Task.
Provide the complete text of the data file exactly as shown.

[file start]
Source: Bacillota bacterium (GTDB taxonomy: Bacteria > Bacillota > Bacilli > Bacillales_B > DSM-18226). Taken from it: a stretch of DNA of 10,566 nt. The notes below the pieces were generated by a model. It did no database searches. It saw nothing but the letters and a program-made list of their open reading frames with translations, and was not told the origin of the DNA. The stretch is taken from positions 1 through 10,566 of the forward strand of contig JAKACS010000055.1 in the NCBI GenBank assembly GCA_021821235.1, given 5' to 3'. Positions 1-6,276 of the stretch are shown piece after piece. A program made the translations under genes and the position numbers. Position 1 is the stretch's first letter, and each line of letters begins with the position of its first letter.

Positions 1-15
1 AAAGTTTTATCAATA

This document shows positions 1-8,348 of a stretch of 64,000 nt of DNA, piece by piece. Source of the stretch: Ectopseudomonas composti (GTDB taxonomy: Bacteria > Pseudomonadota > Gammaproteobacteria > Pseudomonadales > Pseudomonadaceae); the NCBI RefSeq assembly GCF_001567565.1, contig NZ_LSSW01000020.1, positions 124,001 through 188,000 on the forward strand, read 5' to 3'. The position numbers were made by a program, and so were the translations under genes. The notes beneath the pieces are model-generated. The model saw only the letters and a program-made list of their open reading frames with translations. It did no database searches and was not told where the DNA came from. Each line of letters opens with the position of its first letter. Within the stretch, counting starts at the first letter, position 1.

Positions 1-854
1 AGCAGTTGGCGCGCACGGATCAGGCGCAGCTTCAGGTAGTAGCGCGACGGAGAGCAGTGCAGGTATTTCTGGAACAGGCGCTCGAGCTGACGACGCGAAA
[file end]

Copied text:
Source: Bacillota bacterium (GTDB taxonomy: Bacteria > Bacillota > Bacilli > Bacillales_B > DSM-18226). Taken from it: a stretch of DNA of 10,566 nt. The notes below the pieces were generated by a model. It did no database searches. It saw nothing but the letters and a program-made list of their open reading frames with translations, and was not told the origin of the DNA. The stretch is taken from positions 1 through 10,566 of the forward strand of contig JAKACS010000055.1 in the NCBI GenBank assembly GCA_021821235.1, given 5' to 3'. Positions 1-6,276 of the stretch are shown piece after piece. A program made the translations under genes and the position numbers. Position 1 is the stretch's first letter, and each line of letters begins with the position of its first letter.

Positions 1-15
1 AAAGTTTTATCAATA

This document shows positions 1-8,348 of a stretch of 64,000 nt of DNA, piece by piece. Source of the stretch: Ectopseudomonas composti (GTDB taxonomy: Bacteria > Pseudomonadota > Gammaproteobacteria > Pseudomonadales > Pseudomonadaceae); the NCBI RefSeq assembly GCF_001567565.1, contig NZ_LSSW01000020.1, positions 124,001 through 188,000 on the forward strand, read 5' to 3'. The position numbers were made by a program, and so were the translations under genes. The notes beneath the pieces are model-generated. The model saw only the letters and a program-made list of their open reading frames with translations. It did no database searches and was not told where the DNA came from. Each line of letters opens with the position of its first letter. Within the stretch, counting starts at the first letter, position 1.

Positions 1-854
1 AGCAGTTGGCGCGCACGGATCAGGCGCAGCTTCAGGTAGTAGCGCGACGGAGAGCAGTGCAGGTATTTCTGGAACAGGCGCTCGAGCTGACGACGCGAAA